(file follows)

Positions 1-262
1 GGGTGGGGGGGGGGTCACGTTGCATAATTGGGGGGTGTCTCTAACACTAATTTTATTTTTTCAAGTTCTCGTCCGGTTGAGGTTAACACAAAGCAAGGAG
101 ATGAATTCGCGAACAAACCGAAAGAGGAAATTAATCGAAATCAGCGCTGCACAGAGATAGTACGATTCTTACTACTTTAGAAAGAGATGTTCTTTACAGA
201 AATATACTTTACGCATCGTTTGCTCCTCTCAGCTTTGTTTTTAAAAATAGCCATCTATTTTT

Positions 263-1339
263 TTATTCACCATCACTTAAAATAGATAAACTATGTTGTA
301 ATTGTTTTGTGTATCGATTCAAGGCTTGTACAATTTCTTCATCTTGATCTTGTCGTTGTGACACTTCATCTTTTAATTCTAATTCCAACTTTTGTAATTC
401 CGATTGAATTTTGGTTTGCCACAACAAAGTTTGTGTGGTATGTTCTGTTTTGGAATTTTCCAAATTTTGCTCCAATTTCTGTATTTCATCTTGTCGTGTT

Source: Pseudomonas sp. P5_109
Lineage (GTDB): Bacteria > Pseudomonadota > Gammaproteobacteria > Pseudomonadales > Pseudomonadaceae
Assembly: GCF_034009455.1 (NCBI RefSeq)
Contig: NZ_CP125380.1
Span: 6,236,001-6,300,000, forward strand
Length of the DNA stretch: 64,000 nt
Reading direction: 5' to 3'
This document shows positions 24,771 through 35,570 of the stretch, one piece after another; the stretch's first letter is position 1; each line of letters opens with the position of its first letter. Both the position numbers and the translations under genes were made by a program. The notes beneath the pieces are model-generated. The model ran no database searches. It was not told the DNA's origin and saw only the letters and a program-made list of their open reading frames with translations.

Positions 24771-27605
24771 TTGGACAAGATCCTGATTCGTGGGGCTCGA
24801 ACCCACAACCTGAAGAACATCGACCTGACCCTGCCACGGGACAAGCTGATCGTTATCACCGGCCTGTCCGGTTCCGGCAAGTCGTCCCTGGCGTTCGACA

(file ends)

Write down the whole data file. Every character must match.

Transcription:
Positions 1-262
1 GGGTGGGGGGGGGGTCACGTTGCATAATTGGGGGGTGTCTCTAACACTAATTTTATTTTTTCAAGTTCTCGTCCGGTTGAGGTTAACACAAAGCAAGGAG
101 ATGAATTCGCGAACAAACCGAAAGAGGAAATTAATCGAAATCAGCGCTGCACAGAGATAGTACGATTCTTACTACTTTAGAAAGAGATGTTCTTTACAGA
201 AATATACTTTACGCATCGTTTGCTCCTCTCAGCTTTGTTTTTAAAAATAGCCATCTATTTTT

Positions 263-1339
263 TTATTCACCATCACTTAAAATAGATAAACTATGTTGTA
301 ATTGTTTTGTGTATCGATTCAAGGCTTGTACAATTTCTTCATCTTGATCTTGTCGTTGTGACACTTCATCTTTTAATTCTAATTCCAACTTTTGTAATTC
401 CGATTGAATTTTGGTTTGCCACAACAAAGTTTGTGTGGTATGTTCTGTTTTGGAATTTTCCAAATTTTGCTCCAATTTCTGTATTTCATCTTGTCGTGTT

Source: Pseudomonas sp. P5_109
Lineage (GTDB): Bacteria > Pseudomonadota > Gammaproteobacteria > Pseudomonadales > Pseudomonadaceae
Assembly: GCF_034009455.1 (NCBI RefSeq)
Contig: NZ_CP125380.1
Span: 6,236,001-6,300,000, forward strand
Length of the DNA stretch: 64,000 nt
Reading direction: 5' to 3'
This document shows positions 24,771 through 35,570 of the stretch, one piece after another; the stretch's first letter is position 1; each line of letters opens with the position of its first letter. Both the position numbers and the translations under genes were made by a program. The notes beneath the pieces are model-generated. The model ran no database searches. It was not told the DNA's origin and saw only the letters and a program-made list of their open reading frames with translations.

Positions 24771-27605
24771 TTGGACAAGATCCTGATTCGTGGGGCTCGA
24801 ACCCACAACCTGAAGAACATCGACCTGACCCTGCCACGGGACAAGCTGATCGTTATCACCGGCCTGTCCGGTTCCGGCAAGTCGTCCCTGGCGTTCGACA